George Knox, J.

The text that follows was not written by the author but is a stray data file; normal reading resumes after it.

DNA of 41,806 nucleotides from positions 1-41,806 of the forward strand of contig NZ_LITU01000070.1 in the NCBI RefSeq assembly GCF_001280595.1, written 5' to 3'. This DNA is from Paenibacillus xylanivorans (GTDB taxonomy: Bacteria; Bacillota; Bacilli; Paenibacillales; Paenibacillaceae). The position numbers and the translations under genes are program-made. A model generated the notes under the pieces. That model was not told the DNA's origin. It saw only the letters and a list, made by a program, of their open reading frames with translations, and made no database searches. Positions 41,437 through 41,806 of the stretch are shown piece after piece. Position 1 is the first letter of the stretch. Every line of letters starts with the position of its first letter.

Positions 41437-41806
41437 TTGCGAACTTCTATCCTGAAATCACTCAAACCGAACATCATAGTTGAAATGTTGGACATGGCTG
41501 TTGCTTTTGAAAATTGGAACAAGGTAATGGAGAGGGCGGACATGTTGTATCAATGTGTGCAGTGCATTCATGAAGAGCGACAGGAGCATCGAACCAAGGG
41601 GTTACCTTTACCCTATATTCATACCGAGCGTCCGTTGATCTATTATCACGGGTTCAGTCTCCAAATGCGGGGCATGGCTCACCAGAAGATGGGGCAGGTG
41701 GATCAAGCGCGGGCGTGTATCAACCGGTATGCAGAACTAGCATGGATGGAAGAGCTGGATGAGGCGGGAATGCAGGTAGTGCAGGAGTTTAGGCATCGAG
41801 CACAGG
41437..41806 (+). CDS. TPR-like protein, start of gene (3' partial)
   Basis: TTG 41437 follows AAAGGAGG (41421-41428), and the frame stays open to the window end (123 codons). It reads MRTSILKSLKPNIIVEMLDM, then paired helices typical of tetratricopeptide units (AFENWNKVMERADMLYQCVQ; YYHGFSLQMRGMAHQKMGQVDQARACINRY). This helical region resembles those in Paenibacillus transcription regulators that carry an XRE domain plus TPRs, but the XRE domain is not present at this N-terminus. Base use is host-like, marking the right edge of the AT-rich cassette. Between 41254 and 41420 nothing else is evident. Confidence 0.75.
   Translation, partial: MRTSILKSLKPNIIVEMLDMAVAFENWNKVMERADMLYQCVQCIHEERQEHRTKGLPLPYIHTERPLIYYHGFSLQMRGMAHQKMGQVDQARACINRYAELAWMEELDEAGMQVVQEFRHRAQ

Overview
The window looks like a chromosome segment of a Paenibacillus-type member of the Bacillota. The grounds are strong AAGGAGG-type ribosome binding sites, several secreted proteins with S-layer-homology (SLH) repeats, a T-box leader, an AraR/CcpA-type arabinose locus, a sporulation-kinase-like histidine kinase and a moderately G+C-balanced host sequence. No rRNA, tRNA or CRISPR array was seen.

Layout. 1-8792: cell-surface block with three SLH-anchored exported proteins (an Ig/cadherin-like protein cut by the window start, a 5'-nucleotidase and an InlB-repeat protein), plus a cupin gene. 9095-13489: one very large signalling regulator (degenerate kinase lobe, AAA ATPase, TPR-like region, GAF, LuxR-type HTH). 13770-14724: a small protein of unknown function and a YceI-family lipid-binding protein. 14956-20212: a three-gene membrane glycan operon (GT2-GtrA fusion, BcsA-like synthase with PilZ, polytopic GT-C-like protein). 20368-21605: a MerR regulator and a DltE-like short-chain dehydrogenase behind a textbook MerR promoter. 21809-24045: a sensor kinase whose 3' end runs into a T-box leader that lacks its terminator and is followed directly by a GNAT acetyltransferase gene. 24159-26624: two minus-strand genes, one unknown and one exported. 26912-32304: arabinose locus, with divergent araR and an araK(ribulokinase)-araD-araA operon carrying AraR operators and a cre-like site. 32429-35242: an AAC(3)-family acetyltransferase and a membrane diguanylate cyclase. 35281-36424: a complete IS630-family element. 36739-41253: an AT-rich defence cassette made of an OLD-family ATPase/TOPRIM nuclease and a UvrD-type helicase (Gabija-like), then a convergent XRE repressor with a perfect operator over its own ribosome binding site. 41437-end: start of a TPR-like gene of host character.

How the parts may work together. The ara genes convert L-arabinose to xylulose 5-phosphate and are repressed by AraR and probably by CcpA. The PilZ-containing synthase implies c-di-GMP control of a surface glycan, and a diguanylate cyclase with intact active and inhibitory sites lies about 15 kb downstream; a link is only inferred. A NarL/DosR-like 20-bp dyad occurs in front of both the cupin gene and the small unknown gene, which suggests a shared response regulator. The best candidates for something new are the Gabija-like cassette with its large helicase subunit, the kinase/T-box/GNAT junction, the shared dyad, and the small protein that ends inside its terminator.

1. The proceedings in this case were sent for by the learned Sessions Judge of Cawnpore. It is not very easy to understand how the learned Sessions Judge sent for these proceedings. Possibly his attention was never called to Maharaj Tewari v. Har Charan Rai 26 A. 144 : 1 Cr. L.J. 339. Any how he did send for them, and several hours have been spent in this Court in trying to show that the Magistrate's order was an order passed without jurisdiction. No attempt has been made to challenge the case as being without jurisdiction up to and inclusive of the order passed on the 30th of September and recorded by the learned Magistrate in English. The learned Counsel who appeared in support of the learned Judge's order had to admit, and rightly to admit, that up to that point at any rate the proceedings were proceedings under Chapter XII of the Code of Criminal Procedure. The Magistrate proceeded up to that point with very great care and deliberation. After he had passed his English order, he then passed an order in the vernacular in which he directed either under Section 145 or Section 147 of the Code of Criminal Procedure that an order be embodied in the form under Section 147 of the Code of Criminal Procedure and sent to the Police directing them to deliver possession of the house to the complainant and to instruct the accused not to interfere with the complainant's possession till such time as they obtained a decree from a Court in their favour. The learned Magistrate justifies his order, which for brevity's sake I would call his vernacular order, as being an order rightly passed under Clause (6), Section 145, Criminal Procedure Code. I am unable to agree with the learned Magistrate in the interpretation which he puts upon Clause (6), Section 145; but I am reduced to this difficulty that I have to exercise a jurisdiction which is not vested in this Court, in order to find out whether the Magistrate has exercised jurisdiction which, it is said, is not vested in him. All this points to the great danger of interfering with the clear provisions contained in Section 435, Criminal Procedure Code, and I think the learned Sessions Judge would have in this case exercised a so under discretion if he had refused to act in this matter at all and had left the parties to take such proceedings as seemed to them desirable. A Sessions Judge is not required by law to call for or examine the record of any proceeding before any inferior Criminal Court. It is purely optional with him to do so or not, and in a case like the present guarded by Section 435, Criminal Procedure Code, he would have exercised a wiser discretion, as I have said before, in not calling for the case as he did. However, the case is before me not as a case sent for by this Court, but as a case sent up to this Court, and the proceedings have been looked into and the order of the learned Magistrate has been challenged. I took up the matter as it stands from the time when the learned Magistrate of the second class passed his vernacular order, and I take that order as the Magistrate himself has put it, as an order under Section 147, Criminal Procedure Code. The proceedings upto that order are final and cannot in any way be interfered with. There was apparently no attempt made to secure a proper foundation for the order under Section 147 of the Code of Criminal Procedure. I hold that the order so passed was an order without jurisdiction and I set it aside. So much, therefore, of the vernacluar order as directs that an order be embodied in the form under Section 147 of the Criminal Procedure Code and sent to the Police directing them to deliver possession of the house to the complainant is set aside. It will be for the learned Magistrate to consider, whether when this order has been set aside, any other order should or should not be passed by him under Section 145 of the Criminal Procedure Code. This is the order passed on the reference made by the learned Sessions Judge.